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classes, to be ascertained by the commissioners by lot, within sixty days, and those of the first class to hold until the day of the annual election of governor (the second Monday in November) 1854, and until successors should be chosen and qualified in their stead, and no longer, the second class until the annual election in 1855, and the third class until the annual election in 1856; and provided for the election of one commissioner at each annual election of governor; and repealed all inconsistent acts. St. 1854, c. 77, §§ 1, 2, 3, 8. Thus this statute, and the determination by lot that the respondent belonged to the first class, created a vacancy in his office. The legislature have the power to shorten the term of office of persons holding offices the tenure of which is not fixed by the constitution. Const. of Mass. c. 1, § 1, art. 4. Butler v. Pennsylvania, 10 How. 402. Wales v. Belcher, 3 Pick. 508 . Commonwealth v. Bird, 12 Mass. 443 . And frequent instances of the exercise of this authority are to be found in the statutes of the Commonwealth, establishing, changing the jurisdiction of, and abolishing, courts of sessions, courts of common pleas, commissioners of highways, and county commissioners, even where the terms fixed by the statute creating the offices have not expired. Sts. 1782, c. 14; 1786, cc. 67, 68; 1803, c. 154; 1807, c. 11; 1809, c. 18; 1811, cc. 33, 81; 1813, cc. 173, 197; 1818, c. 120; 1820, c. 79; 1825, c. 171; 1827, c. 77; 1835, c. 152. And to avoid such an effect, it was expressly provided in Rev. Sts. c. 14, § 15, that the county commissioners, then in office, should continue to hold their offices according to the provisions of the laws under which they had been elected.

The petitioner was duly chosen to fill the vacancy, and is entitled to the office. The St. of 1854, c. 77, § 3, provided that he should be "chosen in the manner prescribed by the fourteenth chapter of the revised statutes, except so far as such manner is changed by this act." The "manner" of election includes every thing necessary to entitle the person elected to the office. And the evident intention of the legislature, looking at the substance, and not merely at the strict letter of the statute was, not that the votes should be counted on any particular day, but that they should be counted on the eighth day after the election. See Rev. Sts. c. 14, §§ 18, 20, 22.

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C. Allen & P. C. Bacon, for the respondent. The St. of 1854, without making any change in the functions or duties of the office, undertakes to legislate men out of office, to which they were chosen by the will of the people for a fixed term, not yet expired. This is so extraordinary, if not unprecedented, an exercise of power, that it should be regarded with the strictest scrutiny, and not receive any aid from the courts to carry into effect what the legislature have left incomplete.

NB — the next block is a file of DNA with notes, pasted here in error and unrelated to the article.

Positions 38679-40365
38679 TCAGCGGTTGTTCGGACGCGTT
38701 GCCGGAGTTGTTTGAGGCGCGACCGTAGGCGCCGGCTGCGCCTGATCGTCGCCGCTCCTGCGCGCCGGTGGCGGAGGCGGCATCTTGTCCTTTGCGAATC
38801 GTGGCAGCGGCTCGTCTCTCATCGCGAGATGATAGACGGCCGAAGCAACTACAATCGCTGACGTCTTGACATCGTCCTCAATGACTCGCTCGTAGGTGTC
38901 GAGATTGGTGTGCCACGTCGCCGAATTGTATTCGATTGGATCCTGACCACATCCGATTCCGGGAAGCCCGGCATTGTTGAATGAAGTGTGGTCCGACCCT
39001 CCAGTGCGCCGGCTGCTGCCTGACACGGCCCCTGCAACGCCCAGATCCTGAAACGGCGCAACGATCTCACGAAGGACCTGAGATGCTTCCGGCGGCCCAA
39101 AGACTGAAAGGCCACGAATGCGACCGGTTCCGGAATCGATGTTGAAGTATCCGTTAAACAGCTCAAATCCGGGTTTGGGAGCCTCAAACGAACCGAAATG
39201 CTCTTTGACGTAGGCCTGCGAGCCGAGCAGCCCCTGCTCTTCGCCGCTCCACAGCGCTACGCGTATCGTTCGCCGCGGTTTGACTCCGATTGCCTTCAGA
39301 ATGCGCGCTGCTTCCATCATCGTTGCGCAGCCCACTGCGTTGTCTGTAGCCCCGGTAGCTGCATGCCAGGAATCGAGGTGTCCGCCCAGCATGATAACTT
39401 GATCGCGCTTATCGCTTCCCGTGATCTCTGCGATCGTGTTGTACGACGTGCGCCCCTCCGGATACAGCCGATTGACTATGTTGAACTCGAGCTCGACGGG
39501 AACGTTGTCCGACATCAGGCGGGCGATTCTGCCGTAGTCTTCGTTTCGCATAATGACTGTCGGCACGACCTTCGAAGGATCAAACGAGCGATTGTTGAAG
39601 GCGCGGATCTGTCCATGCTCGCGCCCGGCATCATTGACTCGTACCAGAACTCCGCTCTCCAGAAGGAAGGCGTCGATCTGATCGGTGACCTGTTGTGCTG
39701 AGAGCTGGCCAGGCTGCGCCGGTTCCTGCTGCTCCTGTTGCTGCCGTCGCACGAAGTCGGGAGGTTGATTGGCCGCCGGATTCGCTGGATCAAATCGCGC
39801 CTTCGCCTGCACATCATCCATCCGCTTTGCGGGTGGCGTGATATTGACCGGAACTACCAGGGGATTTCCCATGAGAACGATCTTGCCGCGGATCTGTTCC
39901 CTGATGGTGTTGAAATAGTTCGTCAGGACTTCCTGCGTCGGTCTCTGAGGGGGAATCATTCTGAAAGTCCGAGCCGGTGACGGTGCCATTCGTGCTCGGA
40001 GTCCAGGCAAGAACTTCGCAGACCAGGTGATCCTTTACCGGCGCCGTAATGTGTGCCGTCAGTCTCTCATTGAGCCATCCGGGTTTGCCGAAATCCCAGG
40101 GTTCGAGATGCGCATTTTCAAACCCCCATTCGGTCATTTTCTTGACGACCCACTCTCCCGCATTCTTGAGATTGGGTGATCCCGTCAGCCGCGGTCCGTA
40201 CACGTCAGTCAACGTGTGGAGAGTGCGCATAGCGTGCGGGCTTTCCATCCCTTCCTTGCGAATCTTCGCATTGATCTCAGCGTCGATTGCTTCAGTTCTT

This act is defective and void, because it does not provide for any board of examiners, or fix any day on which the votes shall be counted. It only provides that the commissioner shall be chosen in the manner prescribed in the Rev. Sts. c. 14, but does not provide any means of ascertaining the result of the election. But if "manner" of election does include the counting of the votes, then, by the Rev. Sts. c. 14, § 18, they are to be counted on a day specified, namely, on "the first Tuesday succeeding the second Monday of April in each year." The provision of § 20, for examining within eight days after election, applies only to the case of an election to fill a vacancy. It would be absurd to suppose that the legislature intended that votes cast in November should not be counted till April. But they have certainly failed to express any other meaning.

The decision was made on the 19th of February.

SHAW, C. J. This is understood to be an amicable proceeding, to try a question of great practical importance, upon which controversies have arisen in several counties, respecting the validity and construction of a statute passed last year, changing the times of election of county commissioners, and the tenure of the commissioners then in office. This is a class of officers, having the pecuniary concerns of counties, and the general administration of county affairs, under their jurisdiction; it is important, therefore, as well to their own security and satisfaction, as to all others whose rights are affected by their acts, to ascertain, whenever a doubt is suggested on the subject, whether they are legally chosen and entitled to the offices which they actually exercise or claim to hold, and are legally clothed with the powers which the law confers on such officers. We have therefore given the subject